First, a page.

Knowing how to run a meeting is another skill that’s easy to overlook, especially because it might be under-developed in both the junior and senior generations. Yet knowing how to run truly effective meetings is bound to become more important over the years, says Bossy.
Bossy suggests choosing five things to work on in the next three-month period while emphasizing the importance of focusing on progress, not perfection.
The plan should also include a budget to cover the costs of training and development.
There are many ways for the successor to build on their skill set including coaching, conferences, courses, job shadowing and mentoring.
When it comes to mentoring, a non-family member may be a better choice, says Ferguson.
When choosing which meetings and conferences to attend, look for ones with a management focus and, if possible, have both junior and senior generations attend, says Bossy.
To help the succeeding generation gain experience, Bossy advises considering areas of the farm operation where you could allow your son or daughter to have authority, responsibility and accountability. Include an approximate date when responsibility will be transferred and the successor generation will be held accountable and evaluated, he advises.
If the successor lacks experience with capital purchases, for example, the pathway to learning may involve negotiating smaller purchases such as farm inputs as a step towards larger capital purchases, says Ferguson.
This underscores the importance of job descriptions to create a clear division of labour, management, roles and responsibilities when two generations are working together, cautions Bossy.
Dogterom gives an additional reason for ensuring job descriptions are in place during the transition phase. If the incoming generation is only doing work equivalent to the hired labour then that’s the rate of compensation that should be paid, he says. On the other hand, if the successor is taking on a management role around cropping decisions, for example, then there is added value that should be compensated.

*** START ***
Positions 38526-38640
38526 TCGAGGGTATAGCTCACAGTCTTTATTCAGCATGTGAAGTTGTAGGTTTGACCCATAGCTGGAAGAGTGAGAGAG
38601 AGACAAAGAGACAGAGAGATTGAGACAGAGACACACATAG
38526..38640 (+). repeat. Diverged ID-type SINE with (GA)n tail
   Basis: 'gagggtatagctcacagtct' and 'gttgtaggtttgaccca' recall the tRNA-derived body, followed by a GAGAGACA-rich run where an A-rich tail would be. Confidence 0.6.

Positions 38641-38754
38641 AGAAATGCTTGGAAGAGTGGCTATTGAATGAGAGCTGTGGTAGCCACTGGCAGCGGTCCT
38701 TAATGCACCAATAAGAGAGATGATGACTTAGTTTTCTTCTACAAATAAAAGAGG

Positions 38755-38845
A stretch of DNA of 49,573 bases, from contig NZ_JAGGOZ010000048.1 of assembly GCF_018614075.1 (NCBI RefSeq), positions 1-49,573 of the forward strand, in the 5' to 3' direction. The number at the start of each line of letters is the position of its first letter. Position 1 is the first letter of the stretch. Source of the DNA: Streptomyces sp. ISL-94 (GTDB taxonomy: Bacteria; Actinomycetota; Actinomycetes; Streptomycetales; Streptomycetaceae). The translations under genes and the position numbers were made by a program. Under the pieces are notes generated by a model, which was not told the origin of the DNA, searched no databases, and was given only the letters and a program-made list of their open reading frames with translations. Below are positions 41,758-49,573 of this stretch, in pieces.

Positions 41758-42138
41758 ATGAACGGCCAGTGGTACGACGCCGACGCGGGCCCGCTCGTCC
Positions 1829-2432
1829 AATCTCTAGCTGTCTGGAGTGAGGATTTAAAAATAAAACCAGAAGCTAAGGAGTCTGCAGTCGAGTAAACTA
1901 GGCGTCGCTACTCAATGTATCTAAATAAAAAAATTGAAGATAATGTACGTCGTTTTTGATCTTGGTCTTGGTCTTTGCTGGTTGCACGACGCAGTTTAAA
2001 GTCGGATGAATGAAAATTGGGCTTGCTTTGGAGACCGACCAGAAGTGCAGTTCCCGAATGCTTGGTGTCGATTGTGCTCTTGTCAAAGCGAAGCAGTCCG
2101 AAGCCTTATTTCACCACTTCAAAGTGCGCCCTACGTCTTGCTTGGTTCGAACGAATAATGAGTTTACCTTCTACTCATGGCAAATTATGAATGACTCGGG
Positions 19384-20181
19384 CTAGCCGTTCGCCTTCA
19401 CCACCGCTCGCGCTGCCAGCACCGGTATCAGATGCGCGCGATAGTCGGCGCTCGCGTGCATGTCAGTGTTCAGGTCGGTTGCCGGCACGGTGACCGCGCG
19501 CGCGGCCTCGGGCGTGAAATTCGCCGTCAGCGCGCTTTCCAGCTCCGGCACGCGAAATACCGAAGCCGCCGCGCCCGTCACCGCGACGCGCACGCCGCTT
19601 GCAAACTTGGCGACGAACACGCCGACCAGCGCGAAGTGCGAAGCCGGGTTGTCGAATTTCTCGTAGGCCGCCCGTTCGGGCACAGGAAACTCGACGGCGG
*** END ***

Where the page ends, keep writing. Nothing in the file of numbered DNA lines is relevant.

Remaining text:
It’s also important to remember that the successor development plan is dynamic and should be reviewed continuously, says Ferguson. “What’s worked and what hasn’t? There should be two-way communication.”
Methods for training the successor
Adapted from the Canadian Agricultural Human Resources Council Agri HR Toolkit
Preparing your successor for their role is a key component of succession planning. A significant amount of training and development is often required before your successor is ready to take on their new role, so those development activities need to be part of your succession plan.
Below are some of the methods you can use to help develop your successor:
- Coaching: A series of interactions with a coach (typically recruited from outside the operation) to provide successors with the tools and opportunities needed to develop knowledge, skills and abilities.
- Conferences: Attendance at conferences and seminars to keep up with evolving knowledge.
- Formal course work: Formal training programs include workshops and academic programs delivered in person or online.
- Job rotation: Movement through several positions over a period of time to broaden skills.
- Job shadowing: Observing another worker performing job tasks.
- Job swapping: Cross-training to learn multiple job skills and have a better understanding of exactly what it takes to run the farm business.
- Mentoring: A process in which a more senior person provides guidance, advice and assistance to develop a more junior colleague.
- Role modelling: Observing a role model who performs tasks well.
- Self-study: Reading to increase knowledge.
This article was originally published as “Pass the test” in the March 3, 2020 issue of Country Guide.